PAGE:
Hot News

How to Find the Best Rate on a CD

Years ago, it wasn’t unusual to find CDs with rates of at least 5 or 6 percent. However, those days are long gone and most CDs today are unlikely to yield more than 2 percent. While this may sound discouraging, they’re still higher than those of most savings accounts. If you’re willing to look around, you can still find one that will help you make the most of your money. Here are some things to consider.

Influential Factors

It always helps to have some understanding of the various factors that help determine the rates on CDs. To begin with, all rates are heavily influenced by what’s going on in the market. When the Federal Reserve decides to either raise or lower its benchmark rate, one of its most important goals is to encourage the circulation of money. This is best accomplished by encouraging borrowing, since borrowers need the money for things like houses and cars. Since lower interest rates favor borrowers, savers are often left disappointed.

Another important factor is the length of time you’re willing to lock your money away. Because of the penalty for early withdrawal, you have to think carefully about how likely you are to need these funds in the near future. CDs that mature in five years or more are likely to have better yields than one or two-year CDs.

The size of your deposit comes into play, as well. If you’re being offered a CD without a minimum deposit, it probably won’t have a very high yield. Some of the best rates are offered by banks with CDs that require $10,000 minimums.

Local and Online Banks

When you start shopping around for the best rates, keep in mind that community banks, local credit unions, and online banks will have more to offer. Since online banks lack the overhead associated with brick-and-mortar institutions, they’re able to provide higher yields to their customers. Another advantage of online banks is that virtually everyone has access to them, regardless of where they’re located. Since you’re not limited to your own geographical area, it’s possible to find a great rate at an institution based in another state.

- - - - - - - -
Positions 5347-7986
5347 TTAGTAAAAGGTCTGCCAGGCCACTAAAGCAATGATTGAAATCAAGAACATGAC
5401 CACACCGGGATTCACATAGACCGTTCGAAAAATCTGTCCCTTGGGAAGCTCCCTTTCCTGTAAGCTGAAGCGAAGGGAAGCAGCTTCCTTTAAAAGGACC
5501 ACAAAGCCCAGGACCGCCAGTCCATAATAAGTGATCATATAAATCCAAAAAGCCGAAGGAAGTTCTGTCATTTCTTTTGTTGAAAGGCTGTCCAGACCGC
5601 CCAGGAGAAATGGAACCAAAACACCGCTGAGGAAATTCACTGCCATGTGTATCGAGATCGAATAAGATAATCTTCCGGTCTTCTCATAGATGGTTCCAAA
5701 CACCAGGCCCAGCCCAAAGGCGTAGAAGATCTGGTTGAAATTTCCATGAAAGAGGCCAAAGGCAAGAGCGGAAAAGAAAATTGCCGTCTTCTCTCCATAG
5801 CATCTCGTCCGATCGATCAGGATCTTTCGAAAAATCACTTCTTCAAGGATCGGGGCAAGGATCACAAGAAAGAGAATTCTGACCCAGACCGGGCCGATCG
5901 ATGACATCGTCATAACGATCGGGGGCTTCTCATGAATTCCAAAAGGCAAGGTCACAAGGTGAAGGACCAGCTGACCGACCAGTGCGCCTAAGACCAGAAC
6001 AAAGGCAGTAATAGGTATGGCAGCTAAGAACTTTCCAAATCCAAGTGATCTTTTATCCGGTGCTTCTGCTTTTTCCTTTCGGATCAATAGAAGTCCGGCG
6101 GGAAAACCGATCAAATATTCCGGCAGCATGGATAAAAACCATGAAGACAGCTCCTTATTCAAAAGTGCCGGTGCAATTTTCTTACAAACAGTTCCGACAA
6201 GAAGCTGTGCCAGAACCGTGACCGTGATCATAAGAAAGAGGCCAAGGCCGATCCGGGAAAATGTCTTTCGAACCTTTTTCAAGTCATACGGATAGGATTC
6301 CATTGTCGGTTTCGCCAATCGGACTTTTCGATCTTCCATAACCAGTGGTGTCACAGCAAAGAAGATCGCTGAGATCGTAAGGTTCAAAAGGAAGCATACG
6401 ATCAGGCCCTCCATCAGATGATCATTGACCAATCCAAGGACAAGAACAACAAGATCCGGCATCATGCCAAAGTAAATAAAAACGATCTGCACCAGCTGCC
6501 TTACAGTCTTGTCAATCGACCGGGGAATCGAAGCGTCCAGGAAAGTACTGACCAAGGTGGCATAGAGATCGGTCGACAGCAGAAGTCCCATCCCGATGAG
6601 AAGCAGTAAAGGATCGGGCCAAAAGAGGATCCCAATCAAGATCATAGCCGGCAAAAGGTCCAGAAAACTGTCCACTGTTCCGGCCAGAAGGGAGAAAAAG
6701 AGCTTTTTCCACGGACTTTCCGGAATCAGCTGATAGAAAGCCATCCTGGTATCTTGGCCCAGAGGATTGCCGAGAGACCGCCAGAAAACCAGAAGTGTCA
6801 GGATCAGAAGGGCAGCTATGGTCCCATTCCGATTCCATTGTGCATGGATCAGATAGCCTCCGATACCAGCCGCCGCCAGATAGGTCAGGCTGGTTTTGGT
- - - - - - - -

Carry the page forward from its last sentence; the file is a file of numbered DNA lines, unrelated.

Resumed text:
Local institutions often compete against online banks. The result is that they try harder to attract customers with lower minimum deposits and higher rates. Keep in mind that you’re also more likely to get the kind of personal service at a local bank or credit union that you would be hard-pressed to find at a national bank. That could lead to better offers, in terms of investment products like CDs.

Ladder, Barbell, and Bullet Strategies

There are also a couple of diversification strategies you might want to consider, as well. Laddering involves dividing your total investment, so you can invest the portions into multiple CDs that mature at different times, rather than investing a lump sum into a single CD. In a laddering scenario, you could hypothetically invest equal amounts into one, two, three, four, and five-year CDs. When the one-year CD matures, you can withdraw the cash and interest without penalty and reinvest it into a five-year product with a better rate. If you do this each year with the two, three, and four-year products, you’ll eventually have a portfolio of five-year CDs that mature one year after another.

The barbell strategy is similar to laddering, but is for investors that are more interested in short and long-term yields, leaving out the ones in between. This would entail dividing your money into three or six-month CDs, alongside those that mature in five years or more. Essentially, you’ll have short-term access to some of your funds, with the option of reinvesting in either more short-term CDs when they mature, or into longer-term products, depending on which interest rates are more favorable at the time.

The bullet strategy is for an investor with a specific financial goal. It’s also suitable for savvy investors with a good feel for when interest rates are likely to rise. In this scenario, you would invest in multiple CDs with different terms and a goal of having them mature simultaneously. An example would be starting out with a five-year CD, then purchasing some three-year CDs in two years, followed by some one-year CDs in four years. At the end of five years, all of your CDs would mature in time to use the money for whatever purpose you might have had in mind when you began the process.

While it’s true that it used to be easier to find good rates on CD, it’s far from being impossible. It comes down to thinking strategically and being aware of how much cash you can afford to lock away, for how long. Remember that if you can learn to approach investing in this way now, while interest rates are low, you’ll be even better positioned for when they go back up.

Join The Discussion